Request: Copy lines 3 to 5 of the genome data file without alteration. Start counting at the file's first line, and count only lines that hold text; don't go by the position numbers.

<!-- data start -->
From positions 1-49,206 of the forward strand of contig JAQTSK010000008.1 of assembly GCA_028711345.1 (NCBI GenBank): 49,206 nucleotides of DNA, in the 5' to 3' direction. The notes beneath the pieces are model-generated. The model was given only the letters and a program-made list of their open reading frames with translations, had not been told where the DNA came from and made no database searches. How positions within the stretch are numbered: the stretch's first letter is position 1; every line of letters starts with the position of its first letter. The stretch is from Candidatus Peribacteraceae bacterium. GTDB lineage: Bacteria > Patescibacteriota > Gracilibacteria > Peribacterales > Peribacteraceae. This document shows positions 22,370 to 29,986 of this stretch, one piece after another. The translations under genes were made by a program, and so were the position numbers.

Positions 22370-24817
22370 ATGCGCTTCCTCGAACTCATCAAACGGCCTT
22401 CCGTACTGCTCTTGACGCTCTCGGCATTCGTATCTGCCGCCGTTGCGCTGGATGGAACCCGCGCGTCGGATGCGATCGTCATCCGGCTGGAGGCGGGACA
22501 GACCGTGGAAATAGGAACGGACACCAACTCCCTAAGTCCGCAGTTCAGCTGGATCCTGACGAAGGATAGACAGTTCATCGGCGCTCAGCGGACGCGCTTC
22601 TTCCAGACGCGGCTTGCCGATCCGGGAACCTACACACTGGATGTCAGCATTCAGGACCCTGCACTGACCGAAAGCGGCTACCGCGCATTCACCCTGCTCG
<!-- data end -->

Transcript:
22370 ATGCGCTTCCTCGAACTCATCAAACGGCCTT
22401 CCGTACTGCTCTTGACGCTCTCGGCATTCGTATCTGCCGCCGTTGCGCTGGATGGAACCCGCGCGTCGGATGCGATCGTCATCCGGCTGGAGGCGGGACA
22501 GACCGTGGAAATAGGAACGGACACCAACTCCCTAAGTCCGCAGTTCAGCTGGATCCTGACGAAGGATAGACAGTTCATCGGCGCTCAGCGGACGCGCTTC